Be gentle on yourself. Our negative self-talk and insecurities often make things spiral out of control. For me, the first step is recognizing that I'm doing the best I can, that I'm important and valuable and that things are going to get better. From there, I’d recommend they seek help, if they haven't already. Talk to a friend, co-worker, mentor or family member who has a therapist or is open about their mental healthy journey. I think it's important for folks to remember they aren't alone and that there are people in the world who love them, believe in them and want to help.


Carlos T. Carter, executive director of Homeless Children’s Education Fund, motivational and keynote speaker at Seeds2Fruit Motivation.

(Courtesy photo)

(Courtesy photo)

How do you support your personal mental health right now?

I exercise a lot, I walk a lot. I actually try to create a lot, so I do a lot of motivational speaking and writing as well, so I create a lot of inspirational videos, blogs and things that help inspire people. That keeps me going as well, and being active with my church.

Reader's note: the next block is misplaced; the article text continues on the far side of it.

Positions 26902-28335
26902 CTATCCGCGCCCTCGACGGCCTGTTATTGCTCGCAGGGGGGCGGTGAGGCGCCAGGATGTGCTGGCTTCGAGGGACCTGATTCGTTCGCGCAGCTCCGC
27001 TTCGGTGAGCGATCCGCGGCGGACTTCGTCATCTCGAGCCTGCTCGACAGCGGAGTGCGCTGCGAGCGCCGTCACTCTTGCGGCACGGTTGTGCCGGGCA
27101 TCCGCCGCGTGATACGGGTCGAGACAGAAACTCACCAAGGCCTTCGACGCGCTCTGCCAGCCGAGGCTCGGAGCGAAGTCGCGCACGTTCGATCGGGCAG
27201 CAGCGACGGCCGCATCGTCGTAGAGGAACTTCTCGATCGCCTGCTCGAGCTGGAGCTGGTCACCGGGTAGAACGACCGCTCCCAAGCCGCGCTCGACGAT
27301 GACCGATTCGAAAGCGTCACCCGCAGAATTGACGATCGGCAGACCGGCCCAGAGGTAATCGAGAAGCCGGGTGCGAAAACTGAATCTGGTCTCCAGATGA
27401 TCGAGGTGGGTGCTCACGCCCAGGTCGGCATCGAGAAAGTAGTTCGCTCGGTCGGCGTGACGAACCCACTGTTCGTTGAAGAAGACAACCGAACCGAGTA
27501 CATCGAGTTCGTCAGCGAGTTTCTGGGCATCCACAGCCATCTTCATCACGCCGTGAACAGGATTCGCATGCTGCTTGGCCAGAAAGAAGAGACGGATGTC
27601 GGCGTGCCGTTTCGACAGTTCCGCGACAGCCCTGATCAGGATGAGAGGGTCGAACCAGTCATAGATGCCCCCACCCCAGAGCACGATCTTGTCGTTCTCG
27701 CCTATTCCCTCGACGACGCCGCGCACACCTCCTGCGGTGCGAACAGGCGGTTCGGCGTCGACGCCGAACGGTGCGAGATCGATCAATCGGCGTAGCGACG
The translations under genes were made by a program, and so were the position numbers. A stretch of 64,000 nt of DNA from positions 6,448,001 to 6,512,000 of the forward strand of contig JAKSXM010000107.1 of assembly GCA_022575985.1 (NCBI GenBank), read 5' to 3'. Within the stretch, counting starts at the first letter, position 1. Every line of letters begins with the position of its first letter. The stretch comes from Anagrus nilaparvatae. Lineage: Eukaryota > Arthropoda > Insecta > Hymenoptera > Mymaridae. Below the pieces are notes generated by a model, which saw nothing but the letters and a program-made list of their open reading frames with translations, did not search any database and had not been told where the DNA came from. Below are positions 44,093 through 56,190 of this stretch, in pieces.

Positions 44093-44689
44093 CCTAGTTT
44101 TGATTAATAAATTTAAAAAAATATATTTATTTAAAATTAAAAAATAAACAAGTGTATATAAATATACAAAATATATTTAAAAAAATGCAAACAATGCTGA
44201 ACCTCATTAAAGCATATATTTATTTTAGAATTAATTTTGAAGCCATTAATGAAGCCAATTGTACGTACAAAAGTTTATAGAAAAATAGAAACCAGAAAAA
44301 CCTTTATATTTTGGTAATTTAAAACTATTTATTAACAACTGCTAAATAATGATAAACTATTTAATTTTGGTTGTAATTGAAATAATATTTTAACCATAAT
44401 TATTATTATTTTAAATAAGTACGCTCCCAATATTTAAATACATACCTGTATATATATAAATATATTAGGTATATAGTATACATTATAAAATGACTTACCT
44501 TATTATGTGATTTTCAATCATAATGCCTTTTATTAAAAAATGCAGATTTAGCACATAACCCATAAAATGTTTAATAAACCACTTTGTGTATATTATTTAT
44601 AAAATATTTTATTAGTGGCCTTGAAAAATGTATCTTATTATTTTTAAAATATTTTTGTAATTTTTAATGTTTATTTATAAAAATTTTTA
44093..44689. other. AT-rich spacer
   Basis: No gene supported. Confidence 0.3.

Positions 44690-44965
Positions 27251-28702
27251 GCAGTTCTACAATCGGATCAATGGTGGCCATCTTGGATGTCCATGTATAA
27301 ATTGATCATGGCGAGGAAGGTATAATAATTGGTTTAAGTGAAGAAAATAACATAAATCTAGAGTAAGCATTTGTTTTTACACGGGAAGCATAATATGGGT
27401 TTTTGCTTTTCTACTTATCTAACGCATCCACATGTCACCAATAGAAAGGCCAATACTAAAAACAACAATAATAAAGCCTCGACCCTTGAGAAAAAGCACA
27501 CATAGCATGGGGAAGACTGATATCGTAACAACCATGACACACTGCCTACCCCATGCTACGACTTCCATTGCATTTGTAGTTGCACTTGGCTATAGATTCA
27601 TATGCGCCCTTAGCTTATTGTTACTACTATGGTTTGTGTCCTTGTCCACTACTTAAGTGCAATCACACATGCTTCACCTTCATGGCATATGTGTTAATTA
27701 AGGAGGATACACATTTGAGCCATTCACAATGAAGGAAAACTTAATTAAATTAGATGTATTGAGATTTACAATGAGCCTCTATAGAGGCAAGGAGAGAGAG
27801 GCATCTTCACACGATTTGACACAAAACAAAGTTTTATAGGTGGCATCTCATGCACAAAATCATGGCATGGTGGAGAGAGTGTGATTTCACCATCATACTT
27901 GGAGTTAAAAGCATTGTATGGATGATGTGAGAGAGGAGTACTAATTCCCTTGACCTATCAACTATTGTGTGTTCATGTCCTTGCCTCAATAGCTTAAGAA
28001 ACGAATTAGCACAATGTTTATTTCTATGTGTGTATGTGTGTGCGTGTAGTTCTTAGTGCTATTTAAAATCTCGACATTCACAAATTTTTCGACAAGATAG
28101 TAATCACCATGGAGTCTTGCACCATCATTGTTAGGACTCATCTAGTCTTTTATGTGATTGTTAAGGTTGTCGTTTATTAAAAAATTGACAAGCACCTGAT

How can your personal mental health story help people?

I’ve created a post called “navigating the new normal” and I said, “You know, times of great challenge are opportunities (to reset and grow) so this is a great time to reset and grow, and look at the things around you and look internally. Helping others I think is important too, when the focus isn’t on us, but some people don’t have that privilege. Some people are really struggling and you know some people don’t even have their basic needs met. But not being afraid to ask for help if you need that as well, whether mentally or if you need something material. Don’t be afraid, don’t be afraid to ask for what you need.